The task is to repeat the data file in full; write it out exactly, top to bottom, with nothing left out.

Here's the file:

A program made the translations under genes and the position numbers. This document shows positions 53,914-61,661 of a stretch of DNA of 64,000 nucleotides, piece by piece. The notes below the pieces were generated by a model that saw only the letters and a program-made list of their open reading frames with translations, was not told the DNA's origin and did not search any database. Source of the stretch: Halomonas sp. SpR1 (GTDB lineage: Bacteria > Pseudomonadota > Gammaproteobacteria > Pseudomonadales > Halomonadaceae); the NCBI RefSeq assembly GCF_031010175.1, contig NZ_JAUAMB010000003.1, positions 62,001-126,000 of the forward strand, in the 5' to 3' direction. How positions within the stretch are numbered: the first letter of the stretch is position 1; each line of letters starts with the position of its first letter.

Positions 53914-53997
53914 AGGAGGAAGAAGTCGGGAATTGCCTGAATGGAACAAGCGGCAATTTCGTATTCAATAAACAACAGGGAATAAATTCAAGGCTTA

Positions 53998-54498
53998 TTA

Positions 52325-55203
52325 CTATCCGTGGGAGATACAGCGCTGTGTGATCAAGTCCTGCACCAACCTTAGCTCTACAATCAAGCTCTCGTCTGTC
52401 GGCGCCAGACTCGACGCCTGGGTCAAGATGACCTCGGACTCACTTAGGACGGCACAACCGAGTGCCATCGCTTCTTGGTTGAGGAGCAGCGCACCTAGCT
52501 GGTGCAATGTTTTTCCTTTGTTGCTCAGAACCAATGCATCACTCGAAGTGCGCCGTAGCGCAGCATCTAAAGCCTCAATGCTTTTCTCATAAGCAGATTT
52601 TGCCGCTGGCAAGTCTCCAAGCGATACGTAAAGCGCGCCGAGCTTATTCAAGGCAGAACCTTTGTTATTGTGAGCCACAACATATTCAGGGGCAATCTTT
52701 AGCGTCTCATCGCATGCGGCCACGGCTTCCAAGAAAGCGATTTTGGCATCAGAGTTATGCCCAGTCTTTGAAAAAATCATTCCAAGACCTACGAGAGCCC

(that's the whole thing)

A program made the translations under genes and the position numbers. This document shows positions 53,914-61,661 of a stretch of DNA of 64,000 nucleotides, piece by piece. The notes below the pieces were generated by a model that saw only the letters and a program-made list of their open reading frames with translations, was not told the DNA's origin and did not search any database. Source of the stretch: Halomonas sp. SpR1 (GTDB lineage: Bacteria > Pseudomonadota > Gammaproteobacteria > Pseudomonadales > Halomonadaceae); the NCBI RefSeq assembly GCF_031010175.1, contig NZ_JAUAMB010000003.1, positions 62,001-126,000 of the forward strand, in the 5' to 3' direction. How positions within the stretch are numbered: the first letter of the stretch is position 1; each line of letters starts with the position of its first letter.

Positions 53914-53997
53914 AGGAGGAAGAAGTCGGGAATTGCCTGAATGGAACAAGCGGCAATTTCGTATTCAATAAACAACAGGGAATAAATTCAAGGCTTA

Positions 53998-54498
53998 TTA

Positions 52325-55203
52325 CTATCCGTGGGAGATACAGCGCTGTGTGATCAAGTCCTGCACCAACCTTAGCTCTACAATCAAGCTCTCGTCTGTC
52401 GGCGCCAGACTCGACGCCTGGGTCAAGATGACCTCGGACTCACTTAGGACGGCACAACCGAGTGCCATCGCTTCTTGGTTGAGGAGCAGCGCACCTAGCT
52501 GGTGCAATGTTTTTCCTTTGTTGCTCAGAACCAATGCATCACTCGAAGTGCGCCGTAGCGCAGCATCTAAAGCCTCAATGCTTTTCTCATAAGCAGATTT
52601 TGCCGCTGGCAAGTCTCCAAGCGATACGTAAAGCGCGCCGAGCTTATTCAAGGCAGAACCTTTGTTATTGTGAGCCACAACATATTCAGGGGCAATCTTT
52701 AGCGTCTCATCGCATGCGGCCACGGCTTCCAAGAAAGCGATTTTGGCATCAGAGTTATGCCCAGTCTTTGAAAAAATCATTCCAAGACCTACGAGAGCCC